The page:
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Judge Greenlights Data-Breach Case

When Verizon bought Yahoo, it had to know that the mega data breach would come back to haunt the company.

Yahoo revealed during the acquisition that hackers got into 1.5 billion email accounts, including user information, passwords and other personal information. It translated into a discount purchase price from $4.83 billion to $4.48 billion -- but who's counting?

Apparently, 1.5 billion Yahoo account holders are counting. They have sued over the data breach, and a judge says they all have a case.

"All plaintiffs have alleged a risk of future identity theft, in addition to loss of value of their personal identification information," Judge Lucy Koh said.

While the best way to handle a lawsuit filed by a customer is to just apologize privately, not admit liability, and settle out quickly and cheaply, sometimes that's just not an option. No matter how proactive you are as a GC or in-house, some lawsuits you just can't avoid.

When your company is facing a lawsuit, particularly a class action, filed by your customer base, public perception matters (especially consumer perception). After all, your customers are who pay your company to work. If the case concerns a safety issue, failing to address the underlying issue can severely damage a company's reputation. Unfortunately, although a court may not accept remedial measures as evidence of liability, the public will see it as a dead giveaway that you're company's liable.

Raytheon Beats $1 Billion Whistleblower Suit

For the second time, a federal judge has dismissed a $1 billion whistleblower case against Raytheon for allegedly overbilling the U.S. government for satellite sensors.

U.S. District Judge Otis Wright said the plaintiff failed to sufficiently allege that the defense contractor submitted false payment claims or that its actions mattered when the government paid the claims. Wright previously dismissed the case in 2013.

In the latest ruling, the judge said Steven Mateski's allegations were too general and "barebones."

Snopes Survives Legal 'Hostage' Crisis

Fact or fiction: Snopes is in danger of shutting down?

It's a fact, according to Snopes, the internet's fact-checking website.

The story goes that Snopes had contracted with an outside vendor, but the vendor will not relinquish control of the website, including advertising. That means Snopes is running out of money.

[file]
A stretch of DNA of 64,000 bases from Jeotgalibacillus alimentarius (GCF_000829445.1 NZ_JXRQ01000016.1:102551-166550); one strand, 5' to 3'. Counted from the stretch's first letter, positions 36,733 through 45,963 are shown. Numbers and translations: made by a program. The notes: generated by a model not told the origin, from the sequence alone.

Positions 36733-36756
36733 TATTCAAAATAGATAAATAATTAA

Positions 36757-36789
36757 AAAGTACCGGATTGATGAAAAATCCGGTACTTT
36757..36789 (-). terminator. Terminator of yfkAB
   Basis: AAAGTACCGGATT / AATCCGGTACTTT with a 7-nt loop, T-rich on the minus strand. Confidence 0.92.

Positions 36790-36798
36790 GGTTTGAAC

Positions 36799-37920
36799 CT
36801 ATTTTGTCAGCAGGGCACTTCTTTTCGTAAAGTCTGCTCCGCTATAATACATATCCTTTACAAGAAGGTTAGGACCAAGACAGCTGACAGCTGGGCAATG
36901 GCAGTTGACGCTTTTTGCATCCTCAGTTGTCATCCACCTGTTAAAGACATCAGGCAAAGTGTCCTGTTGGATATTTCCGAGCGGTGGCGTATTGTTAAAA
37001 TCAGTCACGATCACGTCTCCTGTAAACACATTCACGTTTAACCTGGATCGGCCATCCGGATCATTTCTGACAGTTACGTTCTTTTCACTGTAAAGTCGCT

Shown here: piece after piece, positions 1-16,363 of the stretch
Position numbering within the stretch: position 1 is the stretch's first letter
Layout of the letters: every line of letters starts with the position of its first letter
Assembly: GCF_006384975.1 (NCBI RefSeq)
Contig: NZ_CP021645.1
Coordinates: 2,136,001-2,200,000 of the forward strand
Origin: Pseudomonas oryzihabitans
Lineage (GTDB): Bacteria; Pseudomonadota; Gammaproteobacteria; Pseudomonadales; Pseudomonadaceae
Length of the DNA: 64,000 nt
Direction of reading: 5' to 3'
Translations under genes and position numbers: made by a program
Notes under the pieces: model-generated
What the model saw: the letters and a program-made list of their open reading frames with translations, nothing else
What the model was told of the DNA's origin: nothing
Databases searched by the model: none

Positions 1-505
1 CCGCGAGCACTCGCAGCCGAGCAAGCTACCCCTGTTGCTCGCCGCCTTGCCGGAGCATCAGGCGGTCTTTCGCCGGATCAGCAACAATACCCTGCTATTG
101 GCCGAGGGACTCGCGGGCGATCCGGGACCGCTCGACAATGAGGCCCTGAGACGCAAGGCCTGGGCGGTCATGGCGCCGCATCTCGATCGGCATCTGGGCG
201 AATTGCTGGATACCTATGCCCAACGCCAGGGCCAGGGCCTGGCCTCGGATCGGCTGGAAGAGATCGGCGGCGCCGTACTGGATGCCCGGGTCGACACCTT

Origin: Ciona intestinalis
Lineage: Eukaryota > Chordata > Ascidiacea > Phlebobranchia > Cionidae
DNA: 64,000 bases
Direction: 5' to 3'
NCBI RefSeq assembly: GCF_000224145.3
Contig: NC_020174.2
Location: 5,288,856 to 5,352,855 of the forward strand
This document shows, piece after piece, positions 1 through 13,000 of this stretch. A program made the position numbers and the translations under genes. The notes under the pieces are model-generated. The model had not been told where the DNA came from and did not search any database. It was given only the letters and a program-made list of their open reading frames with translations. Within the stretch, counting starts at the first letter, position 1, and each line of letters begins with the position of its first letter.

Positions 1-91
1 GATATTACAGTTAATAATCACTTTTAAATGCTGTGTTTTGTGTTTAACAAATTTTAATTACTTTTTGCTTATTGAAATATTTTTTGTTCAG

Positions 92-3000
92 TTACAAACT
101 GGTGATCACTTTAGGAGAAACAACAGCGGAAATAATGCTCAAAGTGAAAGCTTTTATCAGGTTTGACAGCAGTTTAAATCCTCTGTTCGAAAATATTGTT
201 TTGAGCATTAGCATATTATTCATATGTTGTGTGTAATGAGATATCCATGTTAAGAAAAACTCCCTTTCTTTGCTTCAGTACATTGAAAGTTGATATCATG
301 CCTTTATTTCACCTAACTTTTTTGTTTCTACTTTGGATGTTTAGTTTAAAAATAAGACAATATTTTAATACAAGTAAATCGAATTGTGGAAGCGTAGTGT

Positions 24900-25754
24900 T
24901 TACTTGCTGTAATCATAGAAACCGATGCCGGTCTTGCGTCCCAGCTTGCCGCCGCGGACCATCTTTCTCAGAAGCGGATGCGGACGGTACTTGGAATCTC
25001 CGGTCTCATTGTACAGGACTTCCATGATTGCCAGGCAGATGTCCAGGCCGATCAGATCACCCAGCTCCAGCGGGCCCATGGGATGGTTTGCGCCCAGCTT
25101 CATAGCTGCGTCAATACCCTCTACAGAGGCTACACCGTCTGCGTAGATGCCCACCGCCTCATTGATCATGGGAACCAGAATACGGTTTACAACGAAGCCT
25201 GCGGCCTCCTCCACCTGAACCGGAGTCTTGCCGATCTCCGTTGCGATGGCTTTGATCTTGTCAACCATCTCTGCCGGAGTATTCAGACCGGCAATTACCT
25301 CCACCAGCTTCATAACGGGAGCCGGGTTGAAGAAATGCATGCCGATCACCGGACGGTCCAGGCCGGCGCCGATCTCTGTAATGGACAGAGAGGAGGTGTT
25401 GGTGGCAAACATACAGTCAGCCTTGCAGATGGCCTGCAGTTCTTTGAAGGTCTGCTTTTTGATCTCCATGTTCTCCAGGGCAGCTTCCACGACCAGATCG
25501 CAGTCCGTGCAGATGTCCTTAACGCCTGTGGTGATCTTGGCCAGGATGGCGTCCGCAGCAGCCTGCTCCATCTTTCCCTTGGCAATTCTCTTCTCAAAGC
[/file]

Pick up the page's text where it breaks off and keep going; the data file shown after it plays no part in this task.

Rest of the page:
GC Tips for Serving as an Expert Witness

Marc Firestone, general counsel for Phillip Morris, told Congressional representatives that illegal tobacco dealers rob governments of up to $50 billion in tax revenue each year.

"Criminals are the only promoters of the global illegal tobacco trade," he reported to the United States Commission on Security and Cooperation in Europe.

His expert testimony highlighted a serious problem in the industry, but it also underscored a challenge that general counsel face when called upon to testify: what can you actually say?

McDonald's Faces Another Labor Suit

After McDonald's sold its first 100 billion hamburgers, the company stopped counting.

Now the fast-food chain is counting labor law cases it has settled. Last year, it was one.

This year, the business is facing a class action over a policy that keeps its workers from going to competing McDonald's franchises. That's a lot of employees who want to make more money, and they don't want french fries with that.

After Nevada Win, Is Wells Fargo on Comeback Trail?

Wells Fargo stock ticked up another percent after the U.S. Supreme Court handed a significant win to the bank at the close of the summer session.

The decision, along with other recent developments at the company, pushed the bank slowly upward since its fall from grace several years ago. Shares climbed a modest three percent in the past twelve months, holding its spot as the nation's third largest bank.

Wells Fargo has survived the Wild West since 1852, but can the company really bounce back from an expose that has cost the bank billions? For some shareholders -- especially executives and corporate counsel -- their fate may rise or fall with the bank's legal challenges.

Controlling Outside Counsel: Micromanage or Hands Off?

As the allied forces stormed Normandy on June 6, 1944, Hitler slept.

His generals were afraid to wake him, and they were not allowed to make decisions on their own. Their delay -- and the victory on D-Day -- marked the beginning of the end for the Germans.

General counsel should take a lesson from their history, says attorney and leadership consultant Ken Grady. Rather than follow flawed practices, they should empower outside counsel to win more battles in the courtroom.

Airline Complaints Rise, Image Going Down

If the tail seems to be wagging the plane, it's something airlines must be getting used to.

A blind man says Frontier Airlines refused to let him board with his granddaughter because he was a "liability." It wasn't a "no shoes, no shirt, no service" policy, but it just sounds wrong.

If there were a video -- like the cell phone video that pinned United Airlines for dragging a passenger off the plane -- this case would have settled already. For now, it's the kind of public relations problem that forces policy changes.

Another Uber Lesson: Firing an Employee at the Center of Scandal

Uber has more problems than an old car and it's starting to break down -- legally.

Drivers have sued the company for overtime and other complaints. Contractors have sued for unpaid bills. A competitor has sued for stealing technology.

But if ever there were a legal spot between a rock and a hard place for Uber, it's between the company and its engineer Anthony Levandowski. The former Google worker allegedly stole self-driving technology and took it to Uber, and a judge is not happy about it.